Women’s preaching makes God’s voice complete

Photo by Frank Albrecht on Unsplash

One of my favorite Scripture readings is the encounter between Jesus and the Samaritan woman at the well. After she receives the promise of living water from Jesus, she is so taken with this encounter that she immediately walks about her community sharing her testimony. Her evangelizing impact is immediate, and Scripture tells us that many Samaritans of that town began to believe in Jesus because of the woman’s testimony (John 4:39).

Her encounter with Jesus is a story of welcome, redemption, forgiveness, healing, and transformation. It’s a promise that Jesus comes to meet us wherever we are with the gift of living water.

Now imagine if her testimony was missing. Imagine if Jesus had never spoken with this woman and we didn’t have this exquisite Gospel story. Imagine if she hadn’t gone with all zeal to tell her neighbors about how her encounter with Jesus transformed her life. Or imagine if the apostle John had decided that her testimony was not worth writing down.

“The voice of God is incomplete if all we hear is the voice of men,” said parish evangelization director Vanessa Comninos after the Australian Plenary Council passed five redrafted motions last summer promoting women’s role in the Church, including the possibility of ordaining women to the diaconate if the universal Church approves it.

If Catholic women could be deacons, what is the biggest visible change parishioners would see on Sundays? The biggest change we hear Catholics longing for is the desire to hear women preach from the altar at an ordinary Sunday Mass. Ordaining women to the diaconate would open up a stable, recognized pathway for women with adequate preparation to be able to preach.

Nearly two years ago when we started organizing Discerning Deacons house meetings in-person and virtually, Catholics around the country spoke of their desire to hear women preach as a way to better understand their own lives and as a way to expand their understanding of God’s Word. Women with gifts for preaching could enrich their local communities. Parishioners yearn to hear new insights on Scripture that women would bring from the fullness of their lived experiences (Gather the Fruits).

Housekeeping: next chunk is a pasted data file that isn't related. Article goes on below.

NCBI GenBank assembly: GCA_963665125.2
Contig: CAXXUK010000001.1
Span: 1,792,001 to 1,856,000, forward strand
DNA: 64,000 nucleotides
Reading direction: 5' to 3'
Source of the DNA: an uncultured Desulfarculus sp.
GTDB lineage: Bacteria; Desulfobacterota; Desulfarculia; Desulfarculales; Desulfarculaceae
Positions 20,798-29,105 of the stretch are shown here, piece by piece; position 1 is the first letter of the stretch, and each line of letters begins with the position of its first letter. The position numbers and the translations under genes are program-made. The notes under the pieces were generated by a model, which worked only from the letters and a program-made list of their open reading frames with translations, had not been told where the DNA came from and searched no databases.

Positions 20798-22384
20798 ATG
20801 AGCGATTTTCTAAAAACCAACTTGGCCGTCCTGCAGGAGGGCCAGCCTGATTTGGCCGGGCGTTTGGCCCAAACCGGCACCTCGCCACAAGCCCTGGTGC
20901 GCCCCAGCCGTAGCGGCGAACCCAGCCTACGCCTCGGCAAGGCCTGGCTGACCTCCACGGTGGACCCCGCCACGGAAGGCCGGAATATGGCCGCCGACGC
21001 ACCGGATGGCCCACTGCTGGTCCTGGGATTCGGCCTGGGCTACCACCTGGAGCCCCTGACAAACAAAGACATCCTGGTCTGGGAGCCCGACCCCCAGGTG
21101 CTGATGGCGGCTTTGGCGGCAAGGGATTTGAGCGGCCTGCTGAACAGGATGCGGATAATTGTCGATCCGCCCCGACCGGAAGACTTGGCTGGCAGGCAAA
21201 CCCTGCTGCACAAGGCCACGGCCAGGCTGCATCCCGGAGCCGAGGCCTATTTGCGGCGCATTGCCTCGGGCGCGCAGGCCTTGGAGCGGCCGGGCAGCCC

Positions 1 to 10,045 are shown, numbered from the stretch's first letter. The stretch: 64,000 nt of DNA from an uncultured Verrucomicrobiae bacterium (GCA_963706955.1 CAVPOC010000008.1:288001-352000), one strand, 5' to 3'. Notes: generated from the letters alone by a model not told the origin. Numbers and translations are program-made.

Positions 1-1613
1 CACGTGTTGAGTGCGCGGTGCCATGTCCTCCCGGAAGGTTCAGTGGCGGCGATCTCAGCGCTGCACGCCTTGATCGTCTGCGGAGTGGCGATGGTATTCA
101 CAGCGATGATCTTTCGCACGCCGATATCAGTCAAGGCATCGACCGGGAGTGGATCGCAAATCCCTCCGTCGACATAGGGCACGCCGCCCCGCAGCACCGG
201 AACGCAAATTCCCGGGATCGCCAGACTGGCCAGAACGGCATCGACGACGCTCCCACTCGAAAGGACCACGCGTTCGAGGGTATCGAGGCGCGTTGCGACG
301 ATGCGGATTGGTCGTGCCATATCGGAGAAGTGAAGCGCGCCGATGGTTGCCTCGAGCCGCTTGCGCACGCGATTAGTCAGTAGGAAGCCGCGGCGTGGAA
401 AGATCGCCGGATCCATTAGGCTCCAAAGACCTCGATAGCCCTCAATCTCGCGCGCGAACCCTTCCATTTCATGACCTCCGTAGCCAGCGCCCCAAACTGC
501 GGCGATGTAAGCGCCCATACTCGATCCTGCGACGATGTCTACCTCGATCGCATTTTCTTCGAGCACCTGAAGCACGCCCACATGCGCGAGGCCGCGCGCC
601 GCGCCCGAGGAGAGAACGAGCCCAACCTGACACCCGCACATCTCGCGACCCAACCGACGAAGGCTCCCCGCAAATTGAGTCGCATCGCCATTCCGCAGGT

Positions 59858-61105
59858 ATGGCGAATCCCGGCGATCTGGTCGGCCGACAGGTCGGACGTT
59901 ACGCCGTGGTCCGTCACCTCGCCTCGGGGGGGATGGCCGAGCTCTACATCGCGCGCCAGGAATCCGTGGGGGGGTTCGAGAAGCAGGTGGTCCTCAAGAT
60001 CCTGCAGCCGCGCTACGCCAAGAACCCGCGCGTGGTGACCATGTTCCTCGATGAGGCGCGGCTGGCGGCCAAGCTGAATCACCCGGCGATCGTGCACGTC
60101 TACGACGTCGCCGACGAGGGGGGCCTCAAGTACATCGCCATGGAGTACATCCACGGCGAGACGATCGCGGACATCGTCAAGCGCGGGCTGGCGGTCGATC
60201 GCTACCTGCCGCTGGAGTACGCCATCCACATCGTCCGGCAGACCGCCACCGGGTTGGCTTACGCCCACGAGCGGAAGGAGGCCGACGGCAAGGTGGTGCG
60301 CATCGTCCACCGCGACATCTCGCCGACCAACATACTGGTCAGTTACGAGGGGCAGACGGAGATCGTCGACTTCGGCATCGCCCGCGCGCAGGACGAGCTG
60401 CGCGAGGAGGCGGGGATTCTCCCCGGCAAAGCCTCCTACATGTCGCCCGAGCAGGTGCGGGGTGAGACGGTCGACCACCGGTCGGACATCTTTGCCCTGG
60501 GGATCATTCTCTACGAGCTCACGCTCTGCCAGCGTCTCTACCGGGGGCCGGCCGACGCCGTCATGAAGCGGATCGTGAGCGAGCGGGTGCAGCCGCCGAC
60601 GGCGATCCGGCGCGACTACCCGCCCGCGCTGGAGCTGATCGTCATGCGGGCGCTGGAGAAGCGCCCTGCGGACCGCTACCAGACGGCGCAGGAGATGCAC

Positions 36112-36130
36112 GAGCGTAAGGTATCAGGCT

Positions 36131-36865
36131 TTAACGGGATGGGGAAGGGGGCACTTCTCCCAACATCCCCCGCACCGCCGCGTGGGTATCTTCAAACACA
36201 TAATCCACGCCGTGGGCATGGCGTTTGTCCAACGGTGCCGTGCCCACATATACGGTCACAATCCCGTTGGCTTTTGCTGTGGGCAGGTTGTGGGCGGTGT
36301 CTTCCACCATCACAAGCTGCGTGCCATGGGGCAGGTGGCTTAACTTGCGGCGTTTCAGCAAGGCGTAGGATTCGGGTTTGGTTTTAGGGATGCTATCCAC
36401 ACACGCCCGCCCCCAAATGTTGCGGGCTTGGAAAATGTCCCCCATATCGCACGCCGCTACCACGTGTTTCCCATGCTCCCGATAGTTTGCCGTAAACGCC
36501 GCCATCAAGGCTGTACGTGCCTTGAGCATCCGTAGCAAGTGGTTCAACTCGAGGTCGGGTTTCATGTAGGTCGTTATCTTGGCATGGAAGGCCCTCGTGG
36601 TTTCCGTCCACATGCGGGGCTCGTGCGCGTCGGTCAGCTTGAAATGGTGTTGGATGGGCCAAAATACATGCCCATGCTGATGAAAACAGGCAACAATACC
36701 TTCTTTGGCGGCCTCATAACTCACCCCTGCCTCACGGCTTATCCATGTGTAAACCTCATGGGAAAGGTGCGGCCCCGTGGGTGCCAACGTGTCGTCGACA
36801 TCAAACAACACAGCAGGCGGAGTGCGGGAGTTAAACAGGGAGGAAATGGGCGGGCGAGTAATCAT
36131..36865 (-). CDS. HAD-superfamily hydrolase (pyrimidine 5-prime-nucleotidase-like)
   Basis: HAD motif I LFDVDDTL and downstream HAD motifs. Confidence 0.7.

Thankfully, Catholics have an avenue to hear a woman’s perspective each Sunday through Catholic Women Preach – the website and now a recently published book, Catholic Women Preach: Raising Voices, Renewing the Church, with a foreword by Dominican Sr. Barbara Reid, president of Catholic Theological Union.

A few days ago, NCR’s executive editor Heidi Schlumpf and I talked about my Scripture reflections on the website. “Catholic Women Preach gives me an opportunity to name and value more deeply my experiences of God’s presence in my own life and in my faith community,” I told her, adding that I appreciate being able to “tell stories of faith from my own experience as a daughter, a sister, an aunt, a neighbor, a friend — from my own lived experiences as a woman.”

I make it a habit to listen to Catholic Women Preach on Sunday mornings before I get ready to go to Mass at my local parish in Miami. I listen to a female perspective and a male perspective – one virtually and the other in person. I do this because I need the tall glass of living water which multiple testimonies on our Scriptures offer me. And I need to be intentional as a Catholic to not let God’s voice be incomplete.

In peace,



Co-Director, Discerning Deacons

PS: A heartfelt word of gratitude to Cardinal Robert McElroy of San Diego for his recent essay in America, for calling for the ordination of women to the diaconate as it is not doctrinally precluded, and for believing in the ability of women to provide critically important ministries, talents and perspectives.

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“I’m not sure I’m really called to be a deacon, but even the chance to have a platform in front of a parish during mass would be a revelation for folks, especially people who experience gender discrimination. The Church would start to live out a truer version of universality.”
Katie Laskey
Contemplative Leaders in Action -  DC Cohort 2021-23 
“Women have been the caregivers and great support of most churches. Why? Because we deal with the personhood of the ordinary. The everyday matters of living. To me, that is what a deacon is. She extends the Church to the common community: visiting the sick and dying, helping parents with family problems, attending as a lector at Mass, burying the dead, and comforting families.” 
Kathleen Carlton Johnson
Hospice Chaplain
“It is time for our Church to acknowledge the role of countless women serving the people of God in positions of ministry and leadership.”
Deacon Guillermo "Memo" Rodriguez
Facilitator of Diaconate Formation for the Archdiocese of Los Angeles

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